She stepped aside so we could take a better look. As instructed, one by one the class dutifully wrote down a description and the two names we’d been given. I was still at the back, waiting my turn without the least enthusiasm, let alone the anticipation of what, in those days, we called a “mind-blowing” experience.
“Come on, now, don’t be shy. Step up and look for yourself,” Miss G scolded me, pushing at my elbow to propel me closer.

Finally the clump of students cleared out and I had a better view. For some reason, I found myself actually kneeling in front of the weed to look at it close up. Then it happened. As if the proverbial light bulb flashed on over my head, I understood what Miss G meant when she’d said: “Weeds are only wildflowers growing where they aren’t wanted.”

Prunella, I know now, is no more than a common mint, found in poorly manicured lawns or waste ground. Yet, with its conical head of iridescent purple-lipped flowers and its square stem – on impulse, I’d reached out to touch it and discovered an amazing fact: the stem wasn’t round! – Heal-all was the single most beautiful thing I’d ever seen. The world went still. There was only me and the flower and the realization I’d fallen in love.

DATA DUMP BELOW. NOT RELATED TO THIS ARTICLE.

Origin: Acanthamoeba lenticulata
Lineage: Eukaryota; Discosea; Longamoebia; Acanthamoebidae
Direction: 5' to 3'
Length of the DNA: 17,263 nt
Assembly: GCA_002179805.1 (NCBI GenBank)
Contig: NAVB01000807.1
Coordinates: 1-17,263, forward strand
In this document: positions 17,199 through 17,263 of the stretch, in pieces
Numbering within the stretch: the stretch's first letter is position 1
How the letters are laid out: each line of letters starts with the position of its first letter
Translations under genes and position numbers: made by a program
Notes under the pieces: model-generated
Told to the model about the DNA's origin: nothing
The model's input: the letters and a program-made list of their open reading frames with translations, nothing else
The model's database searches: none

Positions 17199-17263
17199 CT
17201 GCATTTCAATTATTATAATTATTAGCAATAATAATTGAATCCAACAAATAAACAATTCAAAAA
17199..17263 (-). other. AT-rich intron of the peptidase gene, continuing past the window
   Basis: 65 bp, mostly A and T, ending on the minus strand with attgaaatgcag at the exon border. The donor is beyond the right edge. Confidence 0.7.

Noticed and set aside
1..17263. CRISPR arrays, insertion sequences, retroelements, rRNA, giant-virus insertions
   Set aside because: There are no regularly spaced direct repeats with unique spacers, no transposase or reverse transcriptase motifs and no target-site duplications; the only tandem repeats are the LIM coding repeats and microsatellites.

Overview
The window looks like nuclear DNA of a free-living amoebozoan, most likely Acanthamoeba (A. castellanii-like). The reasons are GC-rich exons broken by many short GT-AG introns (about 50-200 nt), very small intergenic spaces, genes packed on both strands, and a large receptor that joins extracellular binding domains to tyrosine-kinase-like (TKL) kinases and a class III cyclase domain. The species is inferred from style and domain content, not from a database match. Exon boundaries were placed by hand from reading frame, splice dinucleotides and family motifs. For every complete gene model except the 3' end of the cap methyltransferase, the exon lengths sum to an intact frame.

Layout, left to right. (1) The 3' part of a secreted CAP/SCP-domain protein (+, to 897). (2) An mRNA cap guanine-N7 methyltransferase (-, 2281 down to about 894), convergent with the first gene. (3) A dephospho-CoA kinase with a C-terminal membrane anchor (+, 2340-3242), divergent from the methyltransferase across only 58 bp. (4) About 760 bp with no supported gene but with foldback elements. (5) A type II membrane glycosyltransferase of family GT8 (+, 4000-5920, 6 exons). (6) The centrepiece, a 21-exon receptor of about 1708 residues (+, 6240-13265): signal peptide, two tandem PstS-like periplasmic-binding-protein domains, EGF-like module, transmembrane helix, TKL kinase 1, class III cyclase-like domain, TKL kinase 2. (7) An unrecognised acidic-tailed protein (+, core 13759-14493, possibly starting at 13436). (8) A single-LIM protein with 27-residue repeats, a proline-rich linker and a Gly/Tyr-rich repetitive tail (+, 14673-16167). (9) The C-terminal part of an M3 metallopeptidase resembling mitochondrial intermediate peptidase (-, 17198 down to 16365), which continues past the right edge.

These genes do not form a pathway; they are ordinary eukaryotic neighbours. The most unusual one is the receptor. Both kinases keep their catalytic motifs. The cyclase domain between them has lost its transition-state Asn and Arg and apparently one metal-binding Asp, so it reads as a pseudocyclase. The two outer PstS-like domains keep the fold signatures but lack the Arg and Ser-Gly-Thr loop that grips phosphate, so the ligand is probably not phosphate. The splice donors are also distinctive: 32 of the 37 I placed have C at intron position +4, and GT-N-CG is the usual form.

Since one of my other courses concerned the history of early Christianity, I knew immediately what had happened. Like Paul on the road to Damascus, I’d been struck by unexpected lightning. I’d been converted. I put away my notebook, knowing I didn’t need to write down a word, knowing I’d never forget “common Prunella” as long as I lived.

There were other miracles in my life after that, but none came close to the thunderbolt that knocked me flat the afternoon I saw, truly saw, that homely little mint for the first time. “Sedges have edges and rushes are round and grasses have nodes where willows abound.” Yes, I learned such mnemonics, which helped me as much as the next person when a plant was hard to identify. But I discovered in myself an amazing feel for botany that was like sunken treasure thousands of feet beneath the ocean. Once I knew it was there, I had merely to plumb the depths, more or less unconsciously, and gold would magically appear.

I went walking in the woods every chance I got and carried Peterson’s guides with me even into town, checking out the most inconspicuous snippets of green that poked through the sidewalk cracks. The first time I came out with a certain plant’s genus and species before Miss G told the class what we were seeing, she looked at me oddly.  I began repeating this performance until once she even allowed me to argue her into changing her classification of a tricky species. If I still hung back behind the group as we walked, it was no longer from reluctance. I was simply too entranced, looking at each tree, to keep up the pace.